Last week marked the long-delayed passing of America’s greatest war criminal, Henry Kissinger. For many of the world, Kissinger’s departure off the planet is met with relief and even joy. While this isn’t a nice thing to say at someone’s passing, arguably Kissinger ruined America while “saving it” – slaughtering millions and dislocating hundreds of millions through his direction and influence. Indeed, through much of the world and with many in the USA, the vaunted Henry Kissinger was in truth a grotesquely calculating war criminal, recklessly spinning dials of the mightiest military the world has known.
Kissinger arrived on the public scene during the Nixon years, serving first as Richard Nixon’s national security advisor and later also as secretary of state. Having previously developed significant international friendships and backchannels at Harvard, Kissinger used these connections to explode on the political scene under Nixon.
America was already internationally perplexed and looking for solutions; mired in Vietnam, struggling to contain an aggressive Soviet Union, and struggling to understand the emerging 1,000-pound gorilla in China. The challenge was huge, the stakes huge, and the capacity for blunders, perhaps greater. Kissinger arrived when America and the world were searching for answers, yet he squandered the greater opportunity, choosing violence and chaos over more potentially durable peaceful processes.
Nixon’s flagging situation in Vietnam provided an enormous realpolitik playground and launchpad for the man who glibly traded democracy for expediency without hesitation and bomb-based results without remorse. Kissinger’s leadership and subsequent advisory positions directly caused or contributed to:
Vietnam: Extension and escalation of war. Millions killed.
Cambodia: Operation Menu, with 540,000 tons of bombs and an ultimate loss of over 300,000 civilians, civil war, and national devastation.
East Timor: Civil war, U.S.-backed dictator, ultimately 200,000 dead.
Chile: Overthrow democratically elected president; 41,000 killed and missing.
Argentina: Support military coup leading to Dirty War; 10,000-30,000 killed and missing.
Bangladesh: Genocidal war; 300,000-500,000 dead.
Iraq Wars: Nations in ruins, hundreds of thousands killed, trillions in debt, tens of thousands of Americans killed and casualties.
It’s said by his acolytes that Kissinger saw the world for what it is, and pragmatically and forcefully navigated the dangerous waters of his time. We’re safe in the here and now, they debate, because of Kissinger’s militant reaction to “existential threats” around the globe.
However, collateral damage to the millions Kissinger murdered is the critical damage to America’s reputation around the globe. Kissinger projected military power to protect American interests regardless of the ordinary people the U.S. is supposed to represent and protect. Kissinger’s wars exposed the United States as an undependable ally of democracy rather than its stalwart protector. Kissinger’s violence and illegal, secret international intrigues painted the USA to much of the world as a militant, self-serving empire, responsible for just as much bad as good.
Kissinger’s larger than life influence continued to overwhelm our proclaimed values of freedom and justice, instead often used as smokescreens against sovereign foreign governments. Kissinger himself became an international force, changing America from a World War II Beacon of Freedom into the Enforcer of American Order, like it or not. With Kissinger, the goal of a U.S.-led international order superseded any other concern, crossing lines into what many consider mass murder and war crimes.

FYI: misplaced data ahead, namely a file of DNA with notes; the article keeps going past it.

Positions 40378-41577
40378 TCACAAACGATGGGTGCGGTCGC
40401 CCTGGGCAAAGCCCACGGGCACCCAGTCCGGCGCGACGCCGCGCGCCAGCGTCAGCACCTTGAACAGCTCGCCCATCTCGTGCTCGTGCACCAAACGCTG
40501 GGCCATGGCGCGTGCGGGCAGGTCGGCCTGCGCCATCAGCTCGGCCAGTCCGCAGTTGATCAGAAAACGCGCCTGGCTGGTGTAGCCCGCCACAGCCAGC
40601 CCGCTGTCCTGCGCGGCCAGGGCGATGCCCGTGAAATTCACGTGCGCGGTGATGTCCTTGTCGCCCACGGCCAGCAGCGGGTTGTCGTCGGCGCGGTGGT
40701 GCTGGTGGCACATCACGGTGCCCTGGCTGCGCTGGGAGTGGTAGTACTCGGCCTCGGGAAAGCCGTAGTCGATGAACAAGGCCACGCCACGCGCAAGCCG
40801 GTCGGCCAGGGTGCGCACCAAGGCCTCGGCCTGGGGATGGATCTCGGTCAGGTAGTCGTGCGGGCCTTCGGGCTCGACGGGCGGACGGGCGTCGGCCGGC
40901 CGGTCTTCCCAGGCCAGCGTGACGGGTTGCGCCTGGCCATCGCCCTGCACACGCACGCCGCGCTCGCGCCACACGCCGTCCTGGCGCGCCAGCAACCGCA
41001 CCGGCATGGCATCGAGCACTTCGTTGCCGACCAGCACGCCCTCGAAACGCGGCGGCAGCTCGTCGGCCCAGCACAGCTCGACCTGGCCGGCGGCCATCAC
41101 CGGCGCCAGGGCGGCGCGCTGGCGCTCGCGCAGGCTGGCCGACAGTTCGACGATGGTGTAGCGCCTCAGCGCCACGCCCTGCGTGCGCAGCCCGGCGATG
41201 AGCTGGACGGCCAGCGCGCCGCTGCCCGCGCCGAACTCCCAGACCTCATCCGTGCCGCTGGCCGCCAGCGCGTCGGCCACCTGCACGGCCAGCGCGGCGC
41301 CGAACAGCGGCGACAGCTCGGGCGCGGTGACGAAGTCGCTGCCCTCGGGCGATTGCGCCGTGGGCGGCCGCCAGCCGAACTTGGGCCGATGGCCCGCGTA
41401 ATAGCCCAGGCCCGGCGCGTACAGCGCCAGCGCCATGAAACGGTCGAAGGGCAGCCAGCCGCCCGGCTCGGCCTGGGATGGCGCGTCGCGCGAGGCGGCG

And at what cost?
Kissinger’s “Opened China,” in 50 years, has stolen trillions in intellectual property and stares the U.S. down now as near equals on every front.
Kissinger’s Russian “detente” now has an isolated Russia seeking a restoration of the empire it lost at the hands of the West during Kissinger’s highest period of influence.
Kissinger’s Central and South American policies have left dictators running failed and subverted democracies. His Middle East policies have left Israel at war, some Arab states in glowing riches and other, once modern states in rubble and ashes.
Choosing “order at any cost” has left the USA weaker, internationally doubted, sometimes despised, indeed sometimes loved, and for certain, trillions in debt from military adventurism, which became normalized through Kissinger’s doctrines.
Cambodia carpet bombing? Kissinger. The little girl, running naked for her life from a napalm attack? Kissinger. The tens of thousands of “missing” in Chile? Kissinger. “Peace with Honor in Vietnam?” Kissinger.
There’s little “honor” to any of this.
Most of us are taught at birth to put our values above everything, certainly, values and ethics above expediency. Busy escaping from Nazi Germany as a teen, Kissinger may be forgiven for missing that childhood life lesson. But surely, a man of his intellect could have learned that lesson from his own individual experience. Instead, few leaders, if any, have consumed the days of their lives as destructively to America and to the world than Henry Kissinger.
The Bible says, “Blessed is the peacemaker.”
Not religious, Henry might still have encountered this philosophy and considered peace more and guns and bombers less.
Henry Kissinger is dead now. A few still believe he “served” and maybe even “saved” America. Others believe he mainly served himself. The deceased souls of millions count Kissinger’s a life misspent in gross disservice to mankind, with horrific results to America’s reputation and future, then and now.
Gary Horton’s “Full Speed to Port!” has appeared in The Signal since 2006. The opinions expressed in his column do not necessarily reflect the opinions of The Signal or its editorial board.